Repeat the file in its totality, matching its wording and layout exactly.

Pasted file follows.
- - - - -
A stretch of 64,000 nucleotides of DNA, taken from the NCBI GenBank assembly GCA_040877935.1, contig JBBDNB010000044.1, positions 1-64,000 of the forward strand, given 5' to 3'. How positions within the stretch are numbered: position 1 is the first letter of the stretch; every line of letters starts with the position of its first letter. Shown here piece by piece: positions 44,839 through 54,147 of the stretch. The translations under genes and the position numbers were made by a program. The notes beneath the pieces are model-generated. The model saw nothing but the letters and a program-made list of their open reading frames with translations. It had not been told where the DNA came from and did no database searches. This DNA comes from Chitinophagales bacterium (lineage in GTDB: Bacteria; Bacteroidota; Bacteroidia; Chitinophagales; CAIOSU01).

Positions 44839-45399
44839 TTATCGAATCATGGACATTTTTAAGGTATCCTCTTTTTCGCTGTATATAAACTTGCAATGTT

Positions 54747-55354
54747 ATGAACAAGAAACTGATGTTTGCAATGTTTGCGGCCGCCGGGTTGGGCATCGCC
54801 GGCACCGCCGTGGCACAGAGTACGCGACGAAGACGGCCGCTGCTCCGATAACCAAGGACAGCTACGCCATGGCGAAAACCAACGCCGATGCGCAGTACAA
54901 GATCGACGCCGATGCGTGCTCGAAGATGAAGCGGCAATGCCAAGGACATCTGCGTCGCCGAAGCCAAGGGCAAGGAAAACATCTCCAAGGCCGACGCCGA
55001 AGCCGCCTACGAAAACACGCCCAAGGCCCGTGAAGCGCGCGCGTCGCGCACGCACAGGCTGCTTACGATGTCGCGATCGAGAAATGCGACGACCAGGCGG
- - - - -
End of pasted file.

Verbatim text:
A stretch of 64,000 nucleotides of DNA, taken from the NCBI GenBank assembly GCA_040877935.1, contig JBBDNB010000044.1, positions 1-64,000 of the forward strand, given 5' to 3'. How positions within the stretch are numbered: position 1 is the first letter of the stretch; every line of letters starts with the position of its first letter. Shown here piece by piece: positions 44,839 through 54,147 of the stretch. The translations under genes and the position numbers were made by a program. The notes beneath the pieces are model-generated. The model saw nothing but the letters and a program-made list of their open reading frames with translations. It had not been told where the DNA came from and did no database searches. This DNA comes from Chitinophagales bacterium (lineage in GTDB: Bacteria; Bacteroidota; Bacteroidia; Chitinophagales; CAIOSU01).

Positions 44839-45399
44839 TTATCGAATCATGGACATTTTTAAGGTATCCTCTTTTTCGCTGTATATAAACTTGCAATGTT

Positions 54747-55354
54747 ATGAACAAGAAACTGATGTTTGCAATGTTTGCGGCCGCCGGGTTGGGCATCGCC
54801 GGCACCGCCGTGGCACAGAGTACGCGACGAAGACGGCCGCTGCTCCGATAACCAAGGACAGCTACGCCATGGCGAAAACCAACGCCGATGCGCAGTACAA
54901 GATCGACGCCGATGCGTGCTCGAAGATGAAGCGGCAATGCCAAGGACATCTGCGTCGCCGAAGCCAAGGGCAAGGAAAACATCTCCAAGGCCGACGCCGA
55001 AGCCGCCTACGAAAACACGCCCAAGGCCCGTGAAGCGCGCGCGTCGCGCACGCACAGGCTGCTTACGATGTCGCGATCGAGAAATGCGACGACCAGGCGG